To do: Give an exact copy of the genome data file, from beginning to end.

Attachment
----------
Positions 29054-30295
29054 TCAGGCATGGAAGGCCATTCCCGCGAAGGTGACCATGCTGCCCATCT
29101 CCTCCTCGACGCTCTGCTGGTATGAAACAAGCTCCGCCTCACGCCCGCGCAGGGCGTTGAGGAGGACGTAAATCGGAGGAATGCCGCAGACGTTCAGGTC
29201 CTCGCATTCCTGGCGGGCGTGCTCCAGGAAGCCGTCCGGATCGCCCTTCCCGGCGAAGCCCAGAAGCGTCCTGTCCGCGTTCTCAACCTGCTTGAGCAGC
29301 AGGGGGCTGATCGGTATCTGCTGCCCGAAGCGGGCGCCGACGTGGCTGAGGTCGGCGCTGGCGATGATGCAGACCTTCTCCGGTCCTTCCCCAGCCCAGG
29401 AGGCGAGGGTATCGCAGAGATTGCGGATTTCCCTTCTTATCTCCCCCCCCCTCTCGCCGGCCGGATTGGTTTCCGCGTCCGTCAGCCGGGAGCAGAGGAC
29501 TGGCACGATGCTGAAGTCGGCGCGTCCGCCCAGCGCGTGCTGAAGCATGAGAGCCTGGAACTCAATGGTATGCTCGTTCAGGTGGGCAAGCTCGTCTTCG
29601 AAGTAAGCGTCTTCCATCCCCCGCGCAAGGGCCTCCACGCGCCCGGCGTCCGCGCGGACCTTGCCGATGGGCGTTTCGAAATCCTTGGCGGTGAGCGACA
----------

Positions 29054-30295
29054 TCAGGCATGGAAGGCCATTCCCGCGAAGGTGACCATGCTGCCCATCT
29101 CCTCCTCGACGCTCTGCTGGTATGAAACAAGCTCCGCCTCACGCCCGCGCAGGGCGTTGAGGAGGACGTAAATCGGAGGAATGCCGCAGACGTTCAGGTC
29201 CTCGCATTCCTGGCGGGCGTGCTCCAGGAAGCCGTCCGGATCGCCCTTCCCGGCGAAGCCCAGAAGCGTCCTGTCCGCGTTCTCAACCTGCTTGAGCAGC
29301 AGGGGGCTGATCGGTATCTGCTGCCCGAAGCGGGCGCCGACGTGGCTGAGGTCGGCGCTGGCGATGATGCAGACCTTCTCCGGTCCTTCCCCAGCCCAGG
29401 AGGCGAGGGTATCGCAGAGATTGCGGATTTCCCTTCTTATCTCCCCCCCCCTCTCGCCGGCCGGATTGGTTTCCGCGTCCGTCAGCCGGGAGCAGAGGAC
29501 TGGCACGATGCTGAAGTCGGCGCGTCCGCCCAGCGCGTGCTGAAGCATGAGAGCCTGGAACTCAATGGTATGCTCGTTCAGGTGGGCAAGCTCGTCTTCG
29601 AAGTAAGCGTCTTCCATCCCCCGCGCAAGGGCCTCCACGCGCCCGGCGTCCGCGCGGACCTTGCCGATGGGCGTTTCGAAATCCTTGGCGGTGAGCGACA